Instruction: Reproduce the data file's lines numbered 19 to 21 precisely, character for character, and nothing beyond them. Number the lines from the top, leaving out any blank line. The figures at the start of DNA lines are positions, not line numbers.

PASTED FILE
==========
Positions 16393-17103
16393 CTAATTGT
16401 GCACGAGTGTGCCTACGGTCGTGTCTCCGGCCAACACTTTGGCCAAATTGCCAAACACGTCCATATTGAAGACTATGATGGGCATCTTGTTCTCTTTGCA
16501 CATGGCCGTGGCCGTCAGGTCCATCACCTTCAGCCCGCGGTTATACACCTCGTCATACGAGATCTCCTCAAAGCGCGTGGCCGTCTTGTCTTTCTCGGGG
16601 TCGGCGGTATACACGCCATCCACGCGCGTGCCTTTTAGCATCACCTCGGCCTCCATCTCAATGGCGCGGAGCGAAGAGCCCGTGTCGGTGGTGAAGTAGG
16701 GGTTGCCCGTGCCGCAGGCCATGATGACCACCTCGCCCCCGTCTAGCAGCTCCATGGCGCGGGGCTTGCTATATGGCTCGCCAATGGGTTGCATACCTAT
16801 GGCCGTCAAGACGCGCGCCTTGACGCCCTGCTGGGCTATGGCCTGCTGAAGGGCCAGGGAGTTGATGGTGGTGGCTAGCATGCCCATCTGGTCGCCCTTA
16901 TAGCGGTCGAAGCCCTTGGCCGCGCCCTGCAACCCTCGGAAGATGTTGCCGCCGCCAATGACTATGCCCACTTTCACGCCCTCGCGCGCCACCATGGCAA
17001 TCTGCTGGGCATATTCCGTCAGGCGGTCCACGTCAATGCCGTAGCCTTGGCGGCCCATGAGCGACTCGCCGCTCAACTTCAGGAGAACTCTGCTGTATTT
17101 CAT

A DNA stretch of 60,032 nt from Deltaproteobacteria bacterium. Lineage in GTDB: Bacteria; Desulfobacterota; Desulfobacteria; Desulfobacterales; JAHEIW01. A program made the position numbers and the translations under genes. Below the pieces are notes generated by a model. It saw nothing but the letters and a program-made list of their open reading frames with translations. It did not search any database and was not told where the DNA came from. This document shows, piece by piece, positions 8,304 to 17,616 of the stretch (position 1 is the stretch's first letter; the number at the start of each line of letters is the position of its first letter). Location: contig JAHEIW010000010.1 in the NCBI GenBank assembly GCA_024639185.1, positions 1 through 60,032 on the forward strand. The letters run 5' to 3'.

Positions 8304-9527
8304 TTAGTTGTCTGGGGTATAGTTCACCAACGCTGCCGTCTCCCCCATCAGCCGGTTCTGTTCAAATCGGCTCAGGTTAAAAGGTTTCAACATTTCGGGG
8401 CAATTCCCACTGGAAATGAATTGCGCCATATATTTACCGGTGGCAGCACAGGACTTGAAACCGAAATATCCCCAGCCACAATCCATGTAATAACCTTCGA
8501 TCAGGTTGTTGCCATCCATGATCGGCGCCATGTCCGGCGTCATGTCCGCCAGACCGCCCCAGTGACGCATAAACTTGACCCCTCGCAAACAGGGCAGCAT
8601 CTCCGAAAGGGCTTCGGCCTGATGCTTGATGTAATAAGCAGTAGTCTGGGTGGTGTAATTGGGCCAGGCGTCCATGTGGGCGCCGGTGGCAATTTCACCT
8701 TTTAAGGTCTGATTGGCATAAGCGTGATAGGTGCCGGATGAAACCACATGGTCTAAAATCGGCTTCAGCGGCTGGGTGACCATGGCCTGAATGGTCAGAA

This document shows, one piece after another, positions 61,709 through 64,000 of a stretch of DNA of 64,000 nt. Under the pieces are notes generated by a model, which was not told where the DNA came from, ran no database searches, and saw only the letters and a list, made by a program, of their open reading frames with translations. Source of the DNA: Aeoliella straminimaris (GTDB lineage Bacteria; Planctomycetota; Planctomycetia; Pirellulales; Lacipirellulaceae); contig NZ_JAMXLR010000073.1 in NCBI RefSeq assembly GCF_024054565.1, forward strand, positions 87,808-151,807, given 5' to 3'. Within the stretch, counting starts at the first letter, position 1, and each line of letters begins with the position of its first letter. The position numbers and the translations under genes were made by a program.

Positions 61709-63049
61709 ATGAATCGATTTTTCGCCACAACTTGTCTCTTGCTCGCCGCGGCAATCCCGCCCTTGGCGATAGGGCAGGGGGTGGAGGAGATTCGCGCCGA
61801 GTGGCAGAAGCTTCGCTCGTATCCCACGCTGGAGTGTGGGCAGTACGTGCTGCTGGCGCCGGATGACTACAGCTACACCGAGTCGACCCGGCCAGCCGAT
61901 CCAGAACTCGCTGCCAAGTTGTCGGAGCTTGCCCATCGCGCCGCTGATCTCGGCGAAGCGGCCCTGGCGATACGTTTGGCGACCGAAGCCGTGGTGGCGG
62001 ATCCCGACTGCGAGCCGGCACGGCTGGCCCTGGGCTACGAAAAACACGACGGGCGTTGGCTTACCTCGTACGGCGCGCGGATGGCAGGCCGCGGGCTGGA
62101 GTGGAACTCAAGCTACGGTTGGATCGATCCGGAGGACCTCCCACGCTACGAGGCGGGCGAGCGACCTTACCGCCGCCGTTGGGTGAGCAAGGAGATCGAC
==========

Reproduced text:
Positions 61709-63049
61709 ATGAATCGATTTTTCGCCACAACTTGTCTCTTGCTCGCCGCGGCAATCCCGCCCTTGGCGATAGGGCAGGGGGTGGAGGAGATTCGCGCCGA
61801 GTGGCAGAAGCTTCGCTCGTATCCCACGCTGGAGTGTGGGCAGTACGTGCTGCTGGCGCCGGATGACTACAGCTACACCGAGTCGACCCGGCCAGCCGAT